April 23, 1862: Left Camp Andrew
This morning we left Camp Andrew, or Stewart’s Grove as the place was formerly called. I was detailed with seven others to look after the commissary stores and therefore had to remain in Camp Andrew until near 3 o’c. P.M. On my way to our new camp at Ft Marshall, Ft Murray, Snake Hill or Potters Hill, whichever it may be called, I visited Pattersons Park, which is garrisoned by Co. “K” of our Regt. The Park is a pleasant place. It is used partly as a hospital. 62 Regts. are represented there by sick and wounded soldiers.
On my arrival here (Ft Marshall) I found Companies “B,” “E,” “F,” and “H” were quartered in the Ft. and “A,” “C,” “D,” “G,” and “I,” in quarters outside. The hill on which the Ft is built commands the city, the River, Ft McHenry, Federal Hill, and Pattersons Park. The fort is an earthwork, mounts 33 guns of 42, 32 and 24 pounds each.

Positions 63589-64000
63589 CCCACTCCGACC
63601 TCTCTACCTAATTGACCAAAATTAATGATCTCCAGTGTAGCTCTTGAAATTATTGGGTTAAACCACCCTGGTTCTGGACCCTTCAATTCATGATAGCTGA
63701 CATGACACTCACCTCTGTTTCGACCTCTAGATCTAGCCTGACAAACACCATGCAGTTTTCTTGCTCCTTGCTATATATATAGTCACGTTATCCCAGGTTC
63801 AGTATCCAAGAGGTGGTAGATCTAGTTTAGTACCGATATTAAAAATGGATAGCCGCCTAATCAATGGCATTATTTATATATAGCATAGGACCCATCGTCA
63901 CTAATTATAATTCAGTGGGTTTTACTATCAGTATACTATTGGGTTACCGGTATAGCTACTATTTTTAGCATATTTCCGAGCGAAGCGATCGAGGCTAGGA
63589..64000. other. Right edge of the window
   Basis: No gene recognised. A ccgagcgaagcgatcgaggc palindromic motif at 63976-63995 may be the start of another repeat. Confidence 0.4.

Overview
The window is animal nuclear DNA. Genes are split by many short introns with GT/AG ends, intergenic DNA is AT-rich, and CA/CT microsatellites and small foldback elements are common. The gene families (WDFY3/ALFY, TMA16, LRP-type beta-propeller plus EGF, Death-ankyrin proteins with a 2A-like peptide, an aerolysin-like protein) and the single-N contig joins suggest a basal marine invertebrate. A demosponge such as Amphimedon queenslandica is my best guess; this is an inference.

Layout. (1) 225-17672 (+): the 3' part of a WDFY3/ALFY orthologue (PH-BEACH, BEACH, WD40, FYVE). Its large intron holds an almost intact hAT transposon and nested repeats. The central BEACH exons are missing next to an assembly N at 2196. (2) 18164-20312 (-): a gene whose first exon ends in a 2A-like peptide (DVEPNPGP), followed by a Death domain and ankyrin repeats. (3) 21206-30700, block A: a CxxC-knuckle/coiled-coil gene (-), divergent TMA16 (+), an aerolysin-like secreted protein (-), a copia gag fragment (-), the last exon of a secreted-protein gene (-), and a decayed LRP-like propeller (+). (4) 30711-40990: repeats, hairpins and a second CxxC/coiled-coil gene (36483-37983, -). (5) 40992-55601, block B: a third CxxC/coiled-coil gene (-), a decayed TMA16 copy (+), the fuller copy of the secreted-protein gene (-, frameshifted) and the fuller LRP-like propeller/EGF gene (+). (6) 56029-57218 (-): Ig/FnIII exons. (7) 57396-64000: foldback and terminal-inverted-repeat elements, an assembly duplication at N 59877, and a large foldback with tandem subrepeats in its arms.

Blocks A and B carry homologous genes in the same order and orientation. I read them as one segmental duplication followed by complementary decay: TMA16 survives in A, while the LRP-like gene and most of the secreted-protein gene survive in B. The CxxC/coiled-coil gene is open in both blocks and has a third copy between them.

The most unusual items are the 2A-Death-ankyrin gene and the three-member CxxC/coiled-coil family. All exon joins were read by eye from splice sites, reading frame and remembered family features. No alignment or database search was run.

After staying at Baltimore’s Camp Andrew for nearly a month, Cyrus received orders to move to Fort Marshall in the eastern part of the city.
Fort Marshall occupied the precipice known as Snake Hill, Murray’s Hill, or Mount Washington near the intersection of Foster Avenue and Conkling Streets.
At one point Fort Marshall was armed with from 50 to 60 guns of 32- and 42-pounders, in addition to Columbiads (large-caliber, smooth bore, muzzle loaded cannon). No traces of the fort remains today and it is now the site of Sacred Heart Catholic Church.
During the Civil War, part of Patterson Park became Camp Washburn and a hospital (Camp Patterson Park) was also established there.